The Early Years Foundation Stage (EYFS) follows the ‘Development Matters in the EYFS’ guidance.  The following statements indicate what children should be able to achieve by the end of reception.

    Through Communication and Language:

    Pupils listen to stories, accurately anticipating key events and respond to what they hear with relevant comments, questions or actions (Listening and Attention ELG) They are supported to sequence stories and events.  Pupils use past, present and future forms accurately when talking about events that have happened or are happening in the future (Speaking ELG) They develop their own narratives and explanations by connecting ideas of events. (Speaking ELG) They learn about historical narrative, sequence and a sense of chronology and duration. They answer ‘how’ and ‘why’ questions about their experiences and in response to stories and events (Understanding ELG) 


    Through Mathematics:

    To use everyday language to talk, related to time (Shape Space and Measures, ELG) They begin to use language related to the passage of time: learning that times pass in sequential order; using the past, present and future tense; learning that there is associated key vocabulary and that time changes us all.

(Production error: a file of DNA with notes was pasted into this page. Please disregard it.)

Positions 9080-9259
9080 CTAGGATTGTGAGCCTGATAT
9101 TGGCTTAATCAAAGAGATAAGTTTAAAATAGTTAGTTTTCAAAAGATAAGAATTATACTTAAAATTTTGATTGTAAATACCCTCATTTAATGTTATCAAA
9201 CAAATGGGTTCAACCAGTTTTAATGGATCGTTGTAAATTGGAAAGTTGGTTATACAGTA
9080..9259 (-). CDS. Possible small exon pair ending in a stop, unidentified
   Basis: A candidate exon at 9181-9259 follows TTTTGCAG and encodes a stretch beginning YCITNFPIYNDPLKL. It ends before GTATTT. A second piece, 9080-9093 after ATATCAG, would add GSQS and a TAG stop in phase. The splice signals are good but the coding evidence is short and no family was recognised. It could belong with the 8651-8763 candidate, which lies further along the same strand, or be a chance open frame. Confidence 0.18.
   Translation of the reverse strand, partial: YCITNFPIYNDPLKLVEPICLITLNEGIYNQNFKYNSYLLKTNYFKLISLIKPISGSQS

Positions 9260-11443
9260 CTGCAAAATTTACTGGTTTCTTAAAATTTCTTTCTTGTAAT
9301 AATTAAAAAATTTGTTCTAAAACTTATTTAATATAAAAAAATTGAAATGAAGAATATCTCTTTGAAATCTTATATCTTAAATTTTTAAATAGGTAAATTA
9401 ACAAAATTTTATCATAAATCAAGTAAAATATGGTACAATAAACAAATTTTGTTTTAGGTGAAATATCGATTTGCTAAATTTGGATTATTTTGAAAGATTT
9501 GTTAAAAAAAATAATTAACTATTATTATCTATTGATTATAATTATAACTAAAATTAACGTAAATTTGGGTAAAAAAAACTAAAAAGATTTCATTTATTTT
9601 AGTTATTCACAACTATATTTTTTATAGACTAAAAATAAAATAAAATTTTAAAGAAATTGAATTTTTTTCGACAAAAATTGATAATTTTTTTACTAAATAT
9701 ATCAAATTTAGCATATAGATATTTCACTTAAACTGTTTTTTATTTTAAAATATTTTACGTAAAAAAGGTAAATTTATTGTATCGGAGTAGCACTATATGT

• Children should know about similarities and differences in relation to places, objects, materials and living things. (The World ELG) They compare and contrast, looking at similarities, differences and variety. They are introduced to artefacts and the use these objects purposefully in their imaginative play. 
    • They talk about the features of their own immediate environment and how environments might vary from one another. (The World ELG) They gain a sense of historical enquiry;
    • They talk about changes, explaining why some things occur (The World ELG)

    Through Understanding of the World: